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Return to the news 05 November 2017

The 13th edition is off!

Transat Jacques Vabre 2017 Maxi Edmond de Rothschild Sébastien Josse

Clean start! As scheduled, the Transat Jacques Vabre fleet set sail this Sunday 5 November at exactly 12:35 UTC from the foot of the Cap de la Hève, just off the cliffs of Sainte-Adresse. In a medium W to NW'ly wind of around twenty knots and rough, choppy seas, the 37 competing duos set a course for Salvador de Bahia in Brazil, some 4,350 miles away. At the helm of the Maxi-Edmond de Rothschild, Sébastien Josse and Thomas Rouxel got off to a safe start.

The weather for the first few hours of racing promises to be bracing and the Edmond de Rothschild duo won't have the luxury of a period of wait-and-see before they get down to action! Indeed, though the exit from the English Channel is likely to be behind them by tomorrow morning, once Ushant is in the wake of the Maxi Edmond de Rothschild conditions will deteriorate ever further until a cold front rolls through on Monday night through into Tuesday in the Bay of Biscay.

In the English Channel, the angle and strength of the wind and the sea state might appear ideal for powering up, but Sébastien Josse and Thomas Rouxel have opted to tackle this start of the race with an altogether different mindset coloured by a more long term vision: “Around twenty knots, 1.5 to 2-metre waves and probably a long reach as far as Ushant with a few changes of headsail on the cards, On paper, conditions will be favourable for immediately racking up an average speed of around 40 knots. However, amidst the maritime shipping, the proximity of the coast and the negotiation of the TSSs, we don't think it would be a reasonable or clever policy for the start of a race.”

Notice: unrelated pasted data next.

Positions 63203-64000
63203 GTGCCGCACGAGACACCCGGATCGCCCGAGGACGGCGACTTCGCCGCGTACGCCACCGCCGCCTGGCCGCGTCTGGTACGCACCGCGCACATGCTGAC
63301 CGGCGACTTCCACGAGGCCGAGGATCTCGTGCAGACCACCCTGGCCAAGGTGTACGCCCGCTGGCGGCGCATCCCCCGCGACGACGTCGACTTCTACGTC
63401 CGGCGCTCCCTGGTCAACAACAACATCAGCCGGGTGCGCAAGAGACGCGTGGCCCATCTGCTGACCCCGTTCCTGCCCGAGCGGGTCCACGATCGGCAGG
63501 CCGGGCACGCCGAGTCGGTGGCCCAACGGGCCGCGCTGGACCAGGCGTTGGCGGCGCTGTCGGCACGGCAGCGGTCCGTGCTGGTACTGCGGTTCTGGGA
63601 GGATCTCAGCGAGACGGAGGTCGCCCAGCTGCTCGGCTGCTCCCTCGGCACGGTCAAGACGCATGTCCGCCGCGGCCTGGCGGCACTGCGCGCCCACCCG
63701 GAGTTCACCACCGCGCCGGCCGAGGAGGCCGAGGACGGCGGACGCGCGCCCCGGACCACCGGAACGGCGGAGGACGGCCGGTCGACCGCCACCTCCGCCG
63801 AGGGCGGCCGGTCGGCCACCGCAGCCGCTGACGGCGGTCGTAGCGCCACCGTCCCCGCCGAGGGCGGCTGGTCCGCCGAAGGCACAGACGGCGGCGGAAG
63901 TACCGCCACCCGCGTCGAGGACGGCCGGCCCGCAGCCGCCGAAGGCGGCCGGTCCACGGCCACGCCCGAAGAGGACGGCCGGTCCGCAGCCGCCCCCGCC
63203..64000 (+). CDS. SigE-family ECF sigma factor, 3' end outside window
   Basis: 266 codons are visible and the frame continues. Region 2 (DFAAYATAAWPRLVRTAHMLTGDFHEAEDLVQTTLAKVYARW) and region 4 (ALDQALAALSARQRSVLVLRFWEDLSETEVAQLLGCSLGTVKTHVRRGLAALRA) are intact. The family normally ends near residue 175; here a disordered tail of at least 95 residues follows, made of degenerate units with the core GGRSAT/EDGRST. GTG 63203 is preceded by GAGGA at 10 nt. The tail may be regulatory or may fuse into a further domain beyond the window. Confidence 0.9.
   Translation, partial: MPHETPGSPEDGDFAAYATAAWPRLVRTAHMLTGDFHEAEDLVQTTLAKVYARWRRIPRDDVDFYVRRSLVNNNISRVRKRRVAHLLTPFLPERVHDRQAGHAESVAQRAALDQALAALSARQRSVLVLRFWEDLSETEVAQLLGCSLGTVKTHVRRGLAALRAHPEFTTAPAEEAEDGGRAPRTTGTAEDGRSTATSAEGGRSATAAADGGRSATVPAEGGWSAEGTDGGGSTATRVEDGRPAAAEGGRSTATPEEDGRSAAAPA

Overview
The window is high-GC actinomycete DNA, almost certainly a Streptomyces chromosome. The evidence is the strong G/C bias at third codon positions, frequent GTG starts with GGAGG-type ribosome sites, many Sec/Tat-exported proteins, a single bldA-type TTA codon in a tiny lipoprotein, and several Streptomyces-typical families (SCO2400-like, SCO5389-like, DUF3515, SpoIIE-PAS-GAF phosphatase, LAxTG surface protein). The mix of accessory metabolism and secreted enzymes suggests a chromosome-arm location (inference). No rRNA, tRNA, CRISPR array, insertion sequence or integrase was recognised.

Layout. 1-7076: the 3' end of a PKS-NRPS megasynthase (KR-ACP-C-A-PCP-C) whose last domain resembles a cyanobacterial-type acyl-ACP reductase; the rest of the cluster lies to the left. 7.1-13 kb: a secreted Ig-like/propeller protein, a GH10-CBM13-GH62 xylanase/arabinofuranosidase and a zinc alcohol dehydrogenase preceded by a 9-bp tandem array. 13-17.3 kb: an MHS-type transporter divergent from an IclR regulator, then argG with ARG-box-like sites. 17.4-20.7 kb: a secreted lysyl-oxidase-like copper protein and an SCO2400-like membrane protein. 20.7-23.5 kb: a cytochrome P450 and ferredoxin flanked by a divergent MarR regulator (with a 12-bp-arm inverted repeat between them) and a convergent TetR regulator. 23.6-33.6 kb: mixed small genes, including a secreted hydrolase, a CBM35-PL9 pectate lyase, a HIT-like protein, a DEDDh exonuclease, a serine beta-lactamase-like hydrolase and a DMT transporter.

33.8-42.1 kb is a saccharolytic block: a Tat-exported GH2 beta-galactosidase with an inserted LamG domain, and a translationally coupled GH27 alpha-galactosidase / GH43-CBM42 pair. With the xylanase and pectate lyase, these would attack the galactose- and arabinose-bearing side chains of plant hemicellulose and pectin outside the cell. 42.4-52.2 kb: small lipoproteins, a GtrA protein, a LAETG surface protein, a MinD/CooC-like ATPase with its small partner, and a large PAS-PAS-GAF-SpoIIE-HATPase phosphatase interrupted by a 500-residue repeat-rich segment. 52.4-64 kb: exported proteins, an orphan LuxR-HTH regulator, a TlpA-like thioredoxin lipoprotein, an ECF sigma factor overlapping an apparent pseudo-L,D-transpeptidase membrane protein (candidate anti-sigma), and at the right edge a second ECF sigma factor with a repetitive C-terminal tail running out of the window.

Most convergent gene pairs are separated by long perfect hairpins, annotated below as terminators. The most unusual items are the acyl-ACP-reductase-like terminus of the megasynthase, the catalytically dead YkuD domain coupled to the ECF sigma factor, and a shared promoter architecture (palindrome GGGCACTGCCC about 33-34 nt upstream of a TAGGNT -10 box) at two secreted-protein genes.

Start declarations

The last boat to leave the dock in Le Havre, the Maxi Edmond de Rothschild cast off at 09:30 UTC. Three hours prior to the race start, Sébastien Josse and Thomas Rouxel shared their final thoughts with us.

Sébastien Josse, skipper of the Maxi Edmond de Rothschild: “ Conditions are rather favourable for going fast, but our objective isn't about getting a record. Primarily the focus is on getting to Bahia as best we can and in the first 2 days it'll essentially be a question of hunkering down as we don't yet have much experience in such conditions. It's the Maxi's first race. We know we're going to encounter conditions we haven't really had in training, but it's all about trust and we'll try to go about things in the right way. I'm happy to be doing this first race with Thomas as we share a mutual trust and he's totally tuned in, he has a lot of experience to fall back on, he's very serious and very focused. It's his first start on a big boat and I'm quite confident that we can step up to the plate.”

Thomas Rouxel, co-skipper of the Maxi Edmond de Rothschild: “The start is going to be pretty complicated with all the other boats. We hope the zone will be nice and clear. Once we've crossed the line, we should make the Etretat mark on a single tack so that's good. We're quietly confident. We'll set off gently and in principle we'll be sailing pretty close-hauled so we won't be flying on the initial tack. We won't attack from the get-go so it'll be safer. The routing is indicating around 8 days to Bahia and we should pass offshore of Ushant in the middle of the night and the Azores the day after so it'll be quick. I'm very lucky to be doing my first Jacques Vabre on a boat like this and I'm very pleased to be here as I've been wanting to do the Transat Jacques Vabre for a long time. It's a great race so I'm going to try and savour this time and give my all.”

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